Laser therapy for lung cancer

A laser is a very thin, focused beam of light that heats and destroys tissue. Lasers can focus very accurately on tiny areas.

You have the treatment in hospital in the endoscopy department or x-ray department. It takes about 30 minutes. 

You can have laser therapy along with other types of lung cancer treatment.

Why you might have laser therapy for lung cancer

You might have laser therapy if your cancer is blocking an airway and making you breathless. It can help you to breathe more easily again.

Before your treatment

Your doctor or specialist nurse explains what happens and how they do the treatment.

They ask you to sign a form saying that you agree to have the procedure. You can ask them any questions that you have. Tell them about any medicines you are taking.

You shouldn’t eat or drink anything except water for 4 to 6 hours before the treatment. You can drink water until 2 hours beforehand.

A nurse puts a small tube called a cannula into a vein in the back of your hand. They go with you to the endoscopy or x-ray department.

You have a medicine to make you sleepy (sedation) injected through the cannula. Or you might have a general anaesthetic.

When you’re very sleepy or asleep your doctor gently puts a long flexible or rigid tube called a bronchoscope into your airways. The doctor passes a small laser down the bronchoscope tube.

Diagram showing a bronchoscopy

The doctor burns away as much of the tumour as possible with the laser. They then take out the bronchoscopy tube.

After laser therapy

You stay in the endoscopy department or x-ray department until the sedation or anaesthetic wears off. You might feel a bit drowsy and confused for a while but you won’t remember any of the treatment. You might wear an oxygen mask for a short time. A nurse then takes you back to your ward.

You can usually go home that evening.

Side effects of laser therapy

Soreness and pain

You might have a sore throat. Taking painkillers for a few days helps.

Tell your nurse or doctor if you still have pain.


You might have some slight bleeding and have some blood in your sputum (phlegm). It might give you a metallic taste in your mouth. This usually gets better over a few days.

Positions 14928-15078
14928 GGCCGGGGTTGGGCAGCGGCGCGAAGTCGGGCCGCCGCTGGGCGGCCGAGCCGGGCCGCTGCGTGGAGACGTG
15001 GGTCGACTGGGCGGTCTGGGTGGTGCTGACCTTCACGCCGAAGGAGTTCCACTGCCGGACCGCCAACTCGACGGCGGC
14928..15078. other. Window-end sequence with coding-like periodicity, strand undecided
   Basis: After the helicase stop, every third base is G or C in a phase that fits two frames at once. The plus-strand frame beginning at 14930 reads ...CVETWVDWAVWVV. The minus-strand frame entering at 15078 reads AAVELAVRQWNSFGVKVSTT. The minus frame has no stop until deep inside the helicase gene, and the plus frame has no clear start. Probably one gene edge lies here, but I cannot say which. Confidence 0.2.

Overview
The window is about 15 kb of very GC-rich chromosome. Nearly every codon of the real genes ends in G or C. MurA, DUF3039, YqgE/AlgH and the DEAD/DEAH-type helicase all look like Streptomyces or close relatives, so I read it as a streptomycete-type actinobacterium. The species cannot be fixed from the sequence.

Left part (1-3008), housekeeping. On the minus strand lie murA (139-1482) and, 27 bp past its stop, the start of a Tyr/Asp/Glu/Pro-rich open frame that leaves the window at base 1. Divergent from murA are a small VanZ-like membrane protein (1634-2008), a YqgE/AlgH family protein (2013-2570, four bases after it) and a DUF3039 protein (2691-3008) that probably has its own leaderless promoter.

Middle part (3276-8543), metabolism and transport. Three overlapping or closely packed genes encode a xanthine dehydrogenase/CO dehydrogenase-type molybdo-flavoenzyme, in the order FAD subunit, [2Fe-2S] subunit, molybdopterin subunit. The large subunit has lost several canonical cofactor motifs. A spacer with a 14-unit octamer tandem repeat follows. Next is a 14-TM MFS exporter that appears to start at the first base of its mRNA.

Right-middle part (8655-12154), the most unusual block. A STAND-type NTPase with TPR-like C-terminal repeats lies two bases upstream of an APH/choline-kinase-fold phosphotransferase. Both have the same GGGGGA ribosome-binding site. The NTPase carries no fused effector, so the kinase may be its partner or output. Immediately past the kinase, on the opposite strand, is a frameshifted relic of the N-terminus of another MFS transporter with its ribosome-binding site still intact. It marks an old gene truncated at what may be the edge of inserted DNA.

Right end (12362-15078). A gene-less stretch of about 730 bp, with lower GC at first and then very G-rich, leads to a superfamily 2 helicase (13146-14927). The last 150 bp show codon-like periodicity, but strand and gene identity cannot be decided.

Tell your doctor if you cough up blood.

Possible risks of laser therapy

Laser therapy is a safe treatment. There are usually very few side effects and they tend to be mild. But all treatments have potential risks.

A collapsed lung (pneumothorax)

Air or gas can leak into the space around the lung and make it collapse. This makes you feel very breathless. It can get better on its own or your doctor can put in a small tube to expand the lung again.

Let your doctor know straight away if your breathing gets worse after your treatment.

Chest infection

Let your doctor know if you develop any signs of a chest infection. This includes having a high temperature and your phlegm (sputum) changing colour.

Changes to the airway tissue (wall)

The risk is small, but a hole can happen in the airway tissue (perforation) during laser therapy. Or changes may happen to the airway tissue, such as an ulcer forming.

Your doctor will take extra care to prevent this from happening.

If the cancer blocks the airway again

You can have the treatment again if the tumour starts to block the airway again. Or your doctor might suggest other treatment.

  • Bronchoscopic laser in the management of airway disease in adults

    UpToDate website

    Accessed February 2023

  • Complications of bronchoscopy: A concise synopsis

    D Stahl and others

    International Journal of Critical Illness and Injury Science, 2015. Volume 5, Issue 3, Pages 189 to195

Last reviewed: 
22 Feb 2023
Next review due: 
22 Feb 2026

Related links